The codebreakers consisted of... a few old-time professionals who had worked in Room 40 at the Admiralty. Such for example as Dillwyn Knox, a Fellow of King's who died during the war... and new recruits such as Welchman and Alan Turing. Knox had so, I understand, been defeated by the Enigma, and the main credit for solving the Enigma and subsequently exploiting its success should (subject to the Poles) probably go to the other two.
Keith Batey, who died on August 28 aged 91, was one of the leading codebreakers working on the German Enigma machine ciphers at Bletchley Park during the Second World War.
Batey was among the first mathematicians to be recruited to work in Hut 6, the section of the Government Code and Cipher School which broke German army and air force Enigma messages. He later moved to the ISK section, which broke the Enigma messages of the Abwehr, the German military intelligence service.
The initials ISK stood for Illicit Services (Knox) – after Alfred 'Dilly' Knox, the brilliant codebreaker who had broken the Abwehr Enigma before dying of stomach cancer in 1943. ISK became operational early in 1942 and finally expanded into a staff of more than 100. Four European Abwehr networks were targeted by ISK: two in the West and two in the East.
Batey himself was responsible for some important breakthroughs in decrypting the Abwehr Enigma system, helping MI5 to control the entire German espionage network in Britain. The intelligence was crucial to the Double Cross system – under which MI5 turned German agents sent to Britain and used them to feed the Abwehr false information – as it showed that the information was being accepted as genuine; it further revealed what the Germans did and did not know about the D-Day invasion plans.
The Allies were able to use the double agents to "reveal" to the Germans the presence of a bogus US army group stationed in East Anglia and south-east England that was to land in the Pas-de-Calais. As a result, Hitler kept two German divisions that had been destined for Normandy in the Calais area.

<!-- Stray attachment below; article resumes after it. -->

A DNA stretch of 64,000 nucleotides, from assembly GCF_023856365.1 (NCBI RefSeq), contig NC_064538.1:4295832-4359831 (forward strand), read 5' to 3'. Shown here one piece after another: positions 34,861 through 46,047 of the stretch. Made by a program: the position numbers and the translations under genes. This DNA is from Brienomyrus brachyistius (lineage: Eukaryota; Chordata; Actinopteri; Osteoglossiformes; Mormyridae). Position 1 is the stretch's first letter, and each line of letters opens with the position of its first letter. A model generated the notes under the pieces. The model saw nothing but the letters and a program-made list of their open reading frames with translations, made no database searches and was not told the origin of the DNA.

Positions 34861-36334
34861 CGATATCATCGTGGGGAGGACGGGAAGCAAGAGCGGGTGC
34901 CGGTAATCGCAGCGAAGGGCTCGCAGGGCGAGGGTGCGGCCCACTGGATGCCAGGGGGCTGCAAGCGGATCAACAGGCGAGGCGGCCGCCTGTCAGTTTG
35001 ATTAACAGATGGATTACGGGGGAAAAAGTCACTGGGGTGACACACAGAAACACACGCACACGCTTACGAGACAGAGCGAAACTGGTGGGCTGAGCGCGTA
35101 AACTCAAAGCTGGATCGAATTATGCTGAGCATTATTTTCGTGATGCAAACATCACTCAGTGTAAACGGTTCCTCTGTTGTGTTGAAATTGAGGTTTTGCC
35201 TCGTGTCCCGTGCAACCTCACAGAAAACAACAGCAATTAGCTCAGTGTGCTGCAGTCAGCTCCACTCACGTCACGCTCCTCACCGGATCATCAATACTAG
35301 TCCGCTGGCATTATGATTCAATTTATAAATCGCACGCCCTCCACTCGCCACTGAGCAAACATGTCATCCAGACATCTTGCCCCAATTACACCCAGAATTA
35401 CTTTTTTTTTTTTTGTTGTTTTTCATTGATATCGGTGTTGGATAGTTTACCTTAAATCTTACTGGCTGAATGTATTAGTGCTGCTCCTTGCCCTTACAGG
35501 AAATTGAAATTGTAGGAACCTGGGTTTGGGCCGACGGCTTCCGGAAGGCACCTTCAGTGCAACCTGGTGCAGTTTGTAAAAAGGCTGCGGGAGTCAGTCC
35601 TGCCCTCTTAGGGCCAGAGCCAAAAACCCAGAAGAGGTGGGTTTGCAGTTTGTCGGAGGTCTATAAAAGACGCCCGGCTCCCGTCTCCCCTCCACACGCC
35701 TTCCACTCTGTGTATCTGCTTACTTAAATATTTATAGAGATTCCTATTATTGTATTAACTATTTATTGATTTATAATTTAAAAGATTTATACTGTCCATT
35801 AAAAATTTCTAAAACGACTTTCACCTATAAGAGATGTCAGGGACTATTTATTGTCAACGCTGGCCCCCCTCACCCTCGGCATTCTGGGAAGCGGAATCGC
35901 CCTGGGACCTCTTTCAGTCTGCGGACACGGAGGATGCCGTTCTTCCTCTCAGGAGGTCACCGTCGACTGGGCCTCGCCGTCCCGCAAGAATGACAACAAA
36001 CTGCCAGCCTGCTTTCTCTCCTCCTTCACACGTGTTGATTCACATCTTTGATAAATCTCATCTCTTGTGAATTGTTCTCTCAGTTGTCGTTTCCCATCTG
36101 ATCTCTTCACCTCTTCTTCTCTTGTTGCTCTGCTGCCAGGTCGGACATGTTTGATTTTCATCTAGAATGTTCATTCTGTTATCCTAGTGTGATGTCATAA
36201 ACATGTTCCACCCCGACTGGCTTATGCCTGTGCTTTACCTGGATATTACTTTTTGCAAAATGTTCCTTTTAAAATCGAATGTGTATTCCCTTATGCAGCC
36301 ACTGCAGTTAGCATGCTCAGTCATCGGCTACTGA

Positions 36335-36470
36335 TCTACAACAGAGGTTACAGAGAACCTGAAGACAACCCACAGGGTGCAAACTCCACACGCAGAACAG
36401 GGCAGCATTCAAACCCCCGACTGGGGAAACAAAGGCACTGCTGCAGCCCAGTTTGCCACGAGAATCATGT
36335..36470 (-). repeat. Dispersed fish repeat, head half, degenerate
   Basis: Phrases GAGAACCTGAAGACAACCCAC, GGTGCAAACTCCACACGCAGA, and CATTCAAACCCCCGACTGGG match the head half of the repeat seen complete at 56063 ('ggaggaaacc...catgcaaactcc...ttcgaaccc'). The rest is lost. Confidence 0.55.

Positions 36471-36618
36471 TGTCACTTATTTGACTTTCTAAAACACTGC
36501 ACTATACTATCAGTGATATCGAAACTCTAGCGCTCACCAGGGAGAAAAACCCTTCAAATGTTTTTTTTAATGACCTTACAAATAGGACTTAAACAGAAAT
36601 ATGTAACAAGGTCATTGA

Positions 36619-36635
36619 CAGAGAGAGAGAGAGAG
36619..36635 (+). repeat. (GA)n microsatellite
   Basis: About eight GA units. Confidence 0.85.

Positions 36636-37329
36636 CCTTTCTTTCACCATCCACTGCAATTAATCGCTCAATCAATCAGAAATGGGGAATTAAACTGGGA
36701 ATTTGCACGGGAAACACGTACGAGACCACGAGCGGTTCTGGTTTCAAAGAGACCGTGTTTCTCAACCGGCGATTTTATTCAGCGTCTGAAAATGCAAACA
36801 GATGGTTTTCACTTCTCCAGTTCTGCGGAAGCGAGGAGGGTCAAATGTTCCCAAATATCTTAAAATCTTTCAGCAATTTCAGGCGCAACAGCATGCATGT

John Keith Batey was born at Longmoor, Cumberland, on July 4 1919. His father, John, had been invalided home from the Somme; Keith's mother, Elsie, had to support the family on her wages as a part-time teacher.
Keith was educated at Carlisle Grammar School, from where he won a state scholarship to read Mathematics at Trinity College, Cambridge.
Another scholar at Trinity, Gordon Welchman, had been recruited to work for the Code and Cipher School, which had moved to Bletchley Park on the outbreak of war. Welchman was one of the brightest of a number of mathematicians recruited by the head of Bletchley Park, Alastair Denniston – a policy that initially horrified the classics scholars (like Knox) who then dominated codebreaking.
Selected to lead a new team working on German army and Luftwaffe Enigma machine ciphers, Welchman returned to Cambridge in June 1940 to recruit more mathematicians; among them was Batey.
While he relished the intellectual challenge of working in Hut 6, Batey felt guilty that, while so many of his contemporaries were fighting, he was reserved for what he saw as a "cushy" job. In 1942 he decided that he wished to play a more active part in the war.
Accordingly he told his bosses that he wanted to train as a pilot, only to be informed that no one who knew that the British were breaking Enigma could be allowed to fly in the RAF, the risk being that he might be shot down and captured.
Batey then suggested that he join the Fleet Air Arm, flying over the sea in defence of British ships, arguing that he would be either killed or picked up by his own side. Worn down by his persistence, his superiors reluctantly agreed.
On his solo flight during training, Batey came in to land so low that the examiners had to dive to the ground to avoid decapitation. None the less, he passed – probably because of the desperate need for new pilots.